In response to an inquiry from a state representative, Texas Attorney General Ken Paxton recently issued an opinion on whether school districts can exclude students who claim an exemption from non-coronavirus vaccines, saying the courts “could find exclusion from school for refusal to obtain a vaccine unrelated to the existing epidemic to be arbitrary and unreasonable and overturn the exclusion for this purpose.”

Last summer, amid the government economic lockdowns and mandates due to the Chinese coronavirus, a report was published claiming—with some exceptions—vaccinations would be mandatory for all Texas students. The citizen organization Texans for Vaccine Choice responded by involving State Rep. James White (R–Hillister).

“In anticipation of the potential for school districts to incorrectly apply current state vaccine exemption law during the COVID-19 outbreak, TFVC contacted Texas House Chairman James White, who promptly asked Texas Attorney General Ken Paxton to issue an Attorney General’s Opinion,” TFVC executive director Jackie Schlegel wrote in a statement last week.

On March 5, Paxton published an eight-page reply to White’s question, pointing out that “while the U.S. Food and Drug Administration has recently approved a COVID-19 vaccine for emergency use, it is not broadly available nor approved for use by children.”

He reviewed the Texas Education Code, which states, “Each student shall be fully immunized against diphtheria, rubeola, rubella, mumps, tetanus, and poliomyelitis, except as provided by Subsection (c).”

“The Department of State Health Services (“Department”) may require immunization against additional diseases beyond those listed in statute,” Paxton observed.

We find no case standing for the proposition that the State may punitively exercise its public-health police power against an individual who lacks an immunization entirely unrelated to a public health emergency.

In his summary, Paxton concludes that:

“Pursuant to subsection 38.001(f) of the Education Code, the Legislature provided that a student who has not received the immunizations required by law ‘for reasons of conscience, including because of the person’s religious beliefs, may be excluded from school in times of emergency or epidemic declared by the commissioner of public health,” he wrote. “Read in context, a court likely would conclude that this exception does not permit exclusion of students who lack vaccinations unrelated to an existing ‘epidemic’ contemplated by subsection 38.001(f).”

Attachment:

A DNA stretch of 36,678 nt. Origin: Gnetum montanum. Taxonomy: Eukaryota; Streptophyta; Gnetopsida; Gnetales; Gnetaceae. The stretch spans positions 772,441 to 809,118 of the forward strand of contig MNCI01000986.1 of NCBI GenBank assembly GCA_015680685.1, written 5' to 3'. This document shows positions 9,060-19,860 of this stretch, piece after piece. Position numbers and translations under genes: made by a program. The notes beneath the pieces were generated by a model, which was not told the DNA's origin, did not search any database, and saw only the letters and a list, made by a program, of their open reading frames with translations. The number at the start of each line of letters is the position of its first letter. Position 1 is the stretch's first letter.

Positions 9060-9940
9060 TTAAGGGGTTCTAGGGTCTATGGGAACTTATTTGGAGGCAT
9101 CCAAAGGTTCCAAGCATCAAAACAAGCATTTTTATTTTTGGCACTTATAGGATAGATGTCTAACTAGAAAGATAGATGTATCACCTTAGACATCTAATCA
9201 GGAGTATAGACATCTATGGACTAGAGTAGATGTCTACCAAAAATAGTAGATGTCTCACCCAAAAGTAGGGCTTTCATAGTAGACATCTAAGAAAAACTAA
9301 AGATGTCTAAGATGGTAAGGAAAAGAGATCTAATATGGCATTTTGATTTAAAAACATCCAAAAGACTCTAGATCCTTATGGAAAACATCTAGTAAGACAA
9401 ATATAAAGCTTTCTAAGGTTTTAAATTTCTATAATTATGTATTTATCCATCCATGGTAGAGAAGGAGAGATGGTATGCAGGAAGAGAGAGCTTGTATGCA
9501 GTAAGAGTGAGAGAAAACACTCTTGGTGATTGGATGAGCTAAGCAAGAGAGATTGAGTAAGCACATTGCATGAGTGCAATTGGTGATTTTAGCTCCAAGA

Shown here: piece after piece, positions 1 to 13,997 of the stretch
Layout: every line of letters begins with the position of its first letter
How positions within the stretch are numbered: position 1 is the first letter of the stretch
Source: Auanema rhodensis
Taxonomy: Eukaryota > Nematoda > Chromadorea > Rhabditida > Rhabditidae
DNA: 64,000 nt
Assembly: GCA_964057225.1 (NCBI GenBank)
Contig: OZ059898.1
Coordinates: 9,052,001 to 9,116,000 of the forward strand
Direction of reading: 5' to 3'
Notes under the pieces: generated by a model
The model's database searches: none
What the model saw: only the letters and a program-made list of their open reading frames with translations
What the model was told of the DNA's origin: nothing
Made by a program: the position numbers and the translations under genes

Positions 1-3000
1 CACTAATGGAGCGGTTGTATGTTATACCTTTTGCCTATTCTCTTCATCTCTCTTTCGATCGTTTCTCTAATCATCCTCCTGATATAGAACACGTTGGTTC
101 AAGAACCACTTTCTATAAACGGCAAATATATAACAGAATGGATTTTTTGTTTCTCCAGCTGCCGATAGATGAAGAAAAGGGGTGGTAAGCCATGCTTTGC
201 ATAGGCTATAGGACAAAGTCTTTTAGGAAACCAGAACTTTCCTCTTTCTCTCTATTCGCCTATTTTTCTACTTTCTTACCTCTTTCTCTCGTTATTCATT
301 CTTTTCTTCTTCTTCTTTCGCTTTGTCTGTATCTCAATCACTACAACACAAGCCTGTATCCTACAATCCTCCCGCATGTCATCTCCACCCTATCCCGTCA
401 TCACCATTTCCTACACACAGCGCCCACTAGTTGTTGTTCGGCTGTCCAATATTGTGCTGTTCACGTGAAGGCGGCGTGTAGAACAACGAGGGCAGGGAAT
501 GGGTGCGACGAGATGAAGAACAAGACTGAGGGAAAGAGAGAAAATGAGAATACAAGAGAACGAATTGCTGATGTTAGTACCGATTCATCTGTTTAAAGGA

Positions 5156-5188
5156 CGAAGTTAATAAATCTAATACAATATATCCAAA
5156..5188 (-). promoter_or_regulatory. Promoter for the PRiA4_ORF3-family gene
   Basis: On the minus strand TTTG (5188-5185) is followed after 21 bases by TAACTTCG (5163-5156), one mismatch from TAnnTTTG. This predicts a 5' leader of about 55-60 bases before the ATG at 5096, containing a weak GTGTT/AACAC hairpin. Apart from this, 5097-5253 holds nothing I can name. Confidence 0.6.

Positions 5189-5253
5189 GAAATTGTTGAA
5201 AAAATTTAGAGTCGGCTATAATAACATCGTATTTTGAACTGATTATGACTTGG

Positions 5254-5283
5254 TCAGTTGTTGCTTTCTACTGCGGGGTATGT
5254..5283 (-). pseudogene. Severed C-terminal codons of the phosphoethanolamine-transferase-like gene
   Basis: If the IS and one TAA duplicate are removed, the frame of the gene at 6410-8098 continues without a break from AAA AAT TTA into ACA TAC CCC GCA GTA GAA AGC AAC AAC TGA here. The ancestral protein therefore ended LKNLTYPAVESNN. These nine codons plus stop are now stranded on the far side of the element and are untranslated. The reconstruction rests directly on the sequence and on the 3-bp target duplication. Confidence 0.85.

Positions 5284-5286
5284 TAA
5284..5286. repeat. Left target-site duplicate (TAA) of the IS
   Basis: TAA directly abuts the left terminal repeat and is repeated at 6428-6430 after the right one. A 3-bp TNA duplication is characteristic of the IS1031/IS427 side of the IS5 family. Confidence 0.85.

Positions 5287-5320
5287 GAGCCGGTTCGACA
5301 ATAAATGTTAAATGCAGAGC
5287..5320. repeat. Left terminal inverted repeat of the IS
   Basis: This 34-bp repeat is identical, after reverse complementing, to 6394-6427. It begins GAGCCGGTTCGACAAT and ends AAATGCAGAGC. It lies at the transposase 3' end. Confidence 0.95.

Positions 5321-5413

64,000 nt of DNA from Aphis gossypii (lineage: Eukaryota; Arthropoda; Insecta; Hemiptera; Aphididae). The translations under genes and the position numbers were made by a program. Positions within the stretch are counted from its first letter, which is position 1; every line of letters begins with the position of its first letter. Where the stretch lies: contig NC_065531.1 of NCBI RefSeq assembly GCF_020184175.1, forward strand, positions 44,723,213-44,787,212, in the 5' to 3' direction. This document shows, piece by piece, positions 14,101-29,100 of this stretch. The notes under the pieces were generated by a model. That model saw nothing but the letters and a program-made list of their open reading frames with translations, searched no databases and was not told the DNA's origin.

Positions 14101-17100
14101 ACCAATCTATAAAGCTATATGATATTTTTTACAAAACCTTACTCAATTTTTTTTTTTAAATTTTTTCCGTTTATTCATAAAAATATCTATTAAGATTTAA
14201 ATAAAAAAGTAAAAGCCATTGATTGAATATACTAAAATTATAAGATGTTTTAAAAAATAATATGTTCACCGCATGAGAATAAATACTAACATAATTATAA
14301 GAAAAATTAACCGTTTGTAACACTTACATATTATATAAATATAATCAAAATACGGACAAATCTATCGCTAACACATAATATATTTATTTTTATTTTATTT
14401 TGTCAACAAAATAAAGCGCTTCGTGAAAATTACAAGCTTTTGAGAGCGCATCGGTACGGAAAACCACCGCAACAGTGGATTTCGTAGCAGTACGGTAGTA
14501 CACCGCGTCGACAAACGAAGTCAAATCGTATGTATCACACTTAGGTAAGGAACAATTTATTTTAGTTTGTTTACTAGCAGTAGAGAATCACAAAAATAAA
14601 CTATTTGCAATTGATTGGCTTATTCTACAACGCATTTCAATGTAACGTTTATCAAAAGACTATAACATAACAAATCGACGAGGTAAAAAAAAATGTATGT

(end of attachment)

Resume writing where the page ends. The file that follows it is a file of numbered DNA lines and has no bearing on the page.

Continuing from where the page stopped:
Depending on the particular facts at issue, a court could find exclusion from school for refusal to obtain a vaccine unrelated to the existing epidemic to be arbitrary and unreasonable and overturn the exclusion for this purpose.

“Paxton reasoned that provisions in state law that allow a school to exclude unvaccinated students during an epidemic only apply to those students who have not received a vaccine related to the epidemic,” Schlegel wrote in her statement. “Because no COVID-19 vaccine is currently approved by the FDA for use by children under the age of 16, nor has it gone through the process to be added to the list of vaccines required for school enrollment, the issue of whether a student is vaccinated is irrelevant to the COVID-19 epidemic.”

Paxton notes a brief he received from the Texas Medical Association stating, “The compounding effect of multiple disease outbreaks on community health and local health department resources can … overwhelm health care systems,” and that “children … at risk for more severe outcomes from COVID-19 may include those who are unable to receive necessary vaccinations for medical reasons.”

For those concerned about vaccine choice, Paxton’s letter also offers a reason for citizens to remain watchful.

“The U.S. Supreme Court has considered laws requiring vaccinations during times of an emergency or epidemic and has concluded that generally it is within the police power of a state to provide for compulsory vaccination to protect the public health and the public safety,” he wrote.

“The U.S. Supreme Court has explained that a state’s police power to compel vaccinations may not be wielded arbitrarily. The Court has recognized ‘that an acknowledged power of a local community to protect itself against an epidemic’ could be ‘exercised in particular circumstances and in reference to particular persons in such an arbitrary, unreasonable manner, or might go so far beyond what was reasonably required for the safety of the public, as to authorize or compel the courts to interfere for the protection of such persons.’”

Schlegel expressed satisfaction with Paxton’s letter.

“Texans for Vaccine Choice is pleased with the result of this opinion, and applauds Attorney General Paxton’s commitment to protect parental rights and religious liberties,” she wrote. “While this opinion is a win for personal liberty and medical privacy, Texans for Vaccine Choice will continue to closely monitor this issue and update concerned families as more information becomes available.”

Robert Montoya

Born in Houston, Robert Montoya is an investigative reporter for Texas Scorecard. He believes transparency is the obligation of government.